Forget food trucks. The Bay Area’s latest food trend is the izakaya – they’re opening up so quickly that I can hardly keep track anymore. Not that I’m complaining. I ate at a few izakayas during my trip to Japan a couple years ago, but it wasn’t until last fall when food writer Michael Bauer wrote a review on Berkeley’s Ippuku, that Bay Area izakayas began to get on my radar.
Located just a few steps from the Downtown Berkeley BART station, Ippuku is less than a year old and prides itself on a waste-not-want-not ethos when it comes to ingredients, and a shochu menu unlike anything I’ve ever seen. I met my cousins there one evening for dinner, and was immediately impressed with the inviting atmosphere the proprietors have created amid the concrete walls and intimate booths.
We started with a flight of shochu while we checked out the offal-friendly and chicken-centric menu. It must have been a busy night, because Ippuku was out of every single offal-based item on the menu that we were interested in. Hearts, gizzards, necks, tongues, everything. Apparently you have to show up early to get the good stuff. Our very friendly and informed waiter made some alternative suggestions for us, and we started with the chicken gyoza.
Relegated to the frozen food aisle, gyoza have gained a bad wrap (pun unintended). But these were among the best I’ve ever had, and the dough was especially smooth and well, perfect.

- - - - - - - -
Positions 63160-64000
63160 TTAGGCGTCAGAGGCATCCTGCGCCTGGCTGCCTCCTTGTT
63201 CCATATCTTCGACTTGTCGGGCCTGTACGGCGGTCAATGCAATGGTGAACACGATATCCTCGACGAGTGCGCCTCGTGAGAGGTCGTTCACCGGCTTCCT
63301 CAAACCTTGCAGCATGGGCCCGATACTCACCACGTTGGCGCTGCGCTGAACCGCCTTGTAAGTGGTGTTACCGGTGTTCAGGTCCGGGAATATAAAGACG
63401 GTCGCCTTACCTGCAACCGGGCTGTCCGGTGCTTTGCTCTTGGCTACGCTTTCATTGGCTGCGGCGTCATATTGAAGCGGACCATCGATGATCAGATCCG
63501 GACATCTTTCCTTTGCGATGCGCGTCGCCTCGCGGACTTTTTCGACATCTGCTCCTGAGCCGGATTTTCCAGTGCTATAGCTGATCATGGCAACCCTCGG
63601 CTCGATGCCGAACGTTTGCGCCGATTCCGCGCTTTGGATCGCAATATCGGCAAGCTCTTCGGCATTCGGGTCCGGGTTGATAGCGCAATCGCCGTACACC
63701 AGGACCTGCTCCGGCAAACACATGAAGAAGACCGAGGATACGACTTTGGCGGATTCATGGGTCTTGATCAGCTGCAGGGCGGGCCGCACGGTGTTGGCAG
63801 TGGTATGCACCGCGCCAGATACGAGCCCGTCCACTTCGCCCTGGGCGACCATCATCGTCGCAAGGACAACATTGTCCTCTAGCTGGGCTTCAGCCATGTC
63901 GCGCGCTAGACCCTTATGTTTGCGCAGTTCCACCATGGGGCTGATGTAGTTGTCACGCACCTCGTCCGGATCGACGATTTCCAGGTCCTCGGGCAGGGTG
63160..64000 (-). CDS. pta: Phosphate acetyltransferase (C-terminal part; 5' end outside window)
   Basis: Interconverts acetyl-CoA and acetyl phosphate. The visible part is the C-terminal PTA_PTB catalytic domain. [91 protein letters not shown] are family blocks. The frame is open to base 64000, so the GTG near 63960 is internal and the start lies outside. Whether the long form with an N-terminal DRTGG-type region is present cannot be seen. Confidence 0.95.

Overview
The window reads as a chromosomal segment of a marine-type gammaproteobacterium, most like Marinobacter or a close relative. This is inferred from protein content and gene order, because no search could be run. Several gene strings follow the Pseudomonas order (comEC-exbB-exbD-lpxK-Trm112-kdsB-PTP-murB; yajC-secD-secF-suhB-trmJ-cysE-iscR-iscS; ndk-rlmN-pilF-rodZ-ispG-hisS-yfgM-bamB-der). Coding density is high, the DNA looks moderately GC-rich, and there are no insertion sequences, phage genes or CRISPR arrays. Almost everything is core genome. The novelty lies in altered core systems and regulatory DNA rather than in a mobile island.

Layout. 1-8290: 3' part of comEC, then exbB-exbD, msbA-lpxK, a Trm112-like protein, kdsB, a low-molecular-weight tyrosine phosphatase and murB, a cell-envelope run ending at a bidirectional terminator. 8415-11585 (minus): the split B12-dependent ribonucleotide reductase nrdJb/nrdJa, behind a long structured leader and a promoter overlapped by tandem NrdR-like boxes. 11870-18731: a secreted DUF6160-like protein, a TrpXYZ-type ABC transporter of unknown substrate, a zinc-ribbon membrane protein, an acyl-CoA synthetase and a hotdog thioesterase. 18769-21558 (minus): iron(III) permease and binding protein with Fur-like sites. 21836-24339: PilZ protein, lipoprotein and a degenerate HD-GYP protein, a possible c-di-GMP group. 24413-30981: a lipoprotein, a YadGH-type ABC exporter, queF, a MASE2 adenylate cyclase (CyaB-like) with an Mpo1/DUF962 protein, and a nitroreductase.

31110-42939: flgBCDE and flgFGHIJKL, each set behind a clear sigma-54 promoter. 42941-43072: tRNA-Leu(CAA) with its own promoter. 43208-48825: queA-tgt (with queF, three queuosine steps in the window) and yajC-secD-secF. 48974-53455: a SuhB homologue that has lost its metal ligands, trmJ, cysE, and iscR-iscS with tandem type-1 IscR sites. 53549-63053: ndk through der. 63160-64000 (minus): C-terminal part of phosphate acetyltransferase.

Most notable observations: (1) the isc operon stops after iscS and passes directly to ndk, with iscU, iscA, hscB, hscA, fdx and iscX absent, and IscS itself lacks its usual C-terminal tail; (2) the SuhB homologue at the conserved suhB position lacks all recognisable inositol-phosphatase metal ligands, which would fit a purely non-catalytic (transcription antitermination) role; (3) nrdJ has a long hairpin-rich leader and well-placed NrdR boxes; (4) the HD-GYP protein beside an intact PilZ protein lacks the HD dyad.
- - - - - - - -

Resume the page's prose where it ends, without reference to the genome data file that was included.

Next, we had the grilled mountain yam, which can be hard to find. I’d never tried mountain yam before, and it was light and crunchy, but not very flavorful. I thought of this dish as a palate cleanser.
The chicken wing yakitori came next, which was my favorite of the chicken dishes we shared that evening. Wings are one of my favorite cuts of chicken, and the dark, flavorful meat was so satisfying.
We tried the nori-wrapped grilled mochi next. The mochi itself was flavored very sparingly, so the nori was where it was really at. I would have liked more seasoning on the mochi itself (shoyu perhaps?) but the chewy, sticky texture was fun.
Then came the chicken thigh yakitori wrapped in chicken skin. This tasted pretty similar to the wings, but I appreciated the creative twist on making sure to use every bit of chicken.
Our favorite savory dish of the meal was the raw duck on a bed of miso and green onions. Maybe it was the beautiful presentation, or maybe it was the interactiveness of mixing the raw duck at the table to make sure the coals didn’t burn the meat, but honestly I think it had to do more with the taste. The salty sauce was incredible, and I love duck, so this dish was a winner.
We ended our meal with a bowl of ume ice cream, which was perhaps the most surprising dish of all. I love pickled and sour foods like ume, but the vanilla ice cream and pickled plum combination was a little too sweet and a little too vinegared at the same time for my taste. I love the idea though.
I’ve been meaning to return to Ippuku since they were out of most of the dishes I was meaning to try, but even with that disappointment, their menu and service was solid. Next time, though, I’ll make sure to arrive extra early.